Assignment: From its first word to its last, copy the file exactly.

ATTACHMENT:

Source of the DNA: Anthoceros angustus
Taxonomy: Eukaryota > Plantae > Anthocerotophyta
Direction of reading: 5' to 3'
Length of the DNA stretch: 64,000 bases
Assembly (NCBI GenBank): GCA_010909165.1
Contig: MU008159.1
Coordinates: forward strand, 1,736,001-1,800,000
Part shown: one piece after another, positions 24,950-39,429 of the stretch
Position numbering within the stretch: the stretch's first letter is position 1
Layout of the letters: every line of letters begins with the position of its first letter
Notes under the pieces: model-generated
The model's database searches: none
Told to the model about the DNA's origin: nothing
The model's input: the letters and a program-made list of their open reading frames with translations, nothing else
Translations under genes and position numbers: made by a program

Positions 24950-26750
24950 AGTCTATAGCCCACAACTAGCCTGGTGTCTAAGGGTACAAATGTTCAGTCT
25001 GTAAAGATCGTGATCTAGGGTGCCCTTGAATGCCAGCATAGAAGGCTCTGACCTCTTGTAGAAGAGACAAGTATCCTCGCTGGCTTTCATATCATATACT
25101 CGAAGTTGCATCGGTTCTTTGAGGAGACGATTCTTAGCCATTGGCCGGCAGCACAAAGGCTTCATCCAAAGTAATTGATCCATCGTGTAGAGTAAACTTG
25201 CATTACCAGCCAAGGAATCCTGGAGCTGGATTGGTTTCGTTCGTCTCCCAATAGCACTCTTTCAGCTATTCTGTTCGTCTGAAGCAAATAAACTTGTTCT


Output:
Source of the DNA: Anthoceros angustus
Taxonomy: Eukaryota > Plantae > Anthocerotophyta
Direction of reading: 5' to 3'
Length of the DNA stretch: 64,000 bases
Assembly (NCBI GenBank): GCA_010909165.1
Contig: MU008159.1
Coordinates: forward strand, 1,736,001-1,800,000
Part shown: one piece after another, positions 24,950-39,429 of the stretch
Position numbering within the stretch: the stretch's first letter is position 1
Layout of the letters: every line of letters begins with the position of its first letter
Notes under the pieces: model-generated
The model's database searches: none
Told to the model about the DNA's origin: nothing
The model's input: the letters and a program-made list of their open reading frames with translations, nothing else
Translations under genes and position numbers: made by a program

Positions 24950-26750
24950 AGTCTATAGCCCACAACTAGCCTGGTGTCTAAGGGTACAAATGTTCAGTCT
25001 GTAAAGATCGTGATCTAGGGTGCCCTTGAATGCCAGCATAGAAGGCTCTGACCTCTTGTAGAAGAGACAAGTATCCTCGCTGGCTTTCATATCATATACT
25101 CGAAGTTGCATCGGTTCTTTGAGGAGACGATTCTTAGCCATTGGCCGGCAGCACAAAGGCTTCATCCAAAGTAATTGATCCATCGTGTAGAGTAAACTTG
25201 CATTACCAGCCAAGGAATCCTGGAGCTGGATTGGTTTCGTTCGTCTCCCAATAGCACTCTTTCAGCTATTCTGTTCGTCTGAAGCAAATAAACTTGTTCT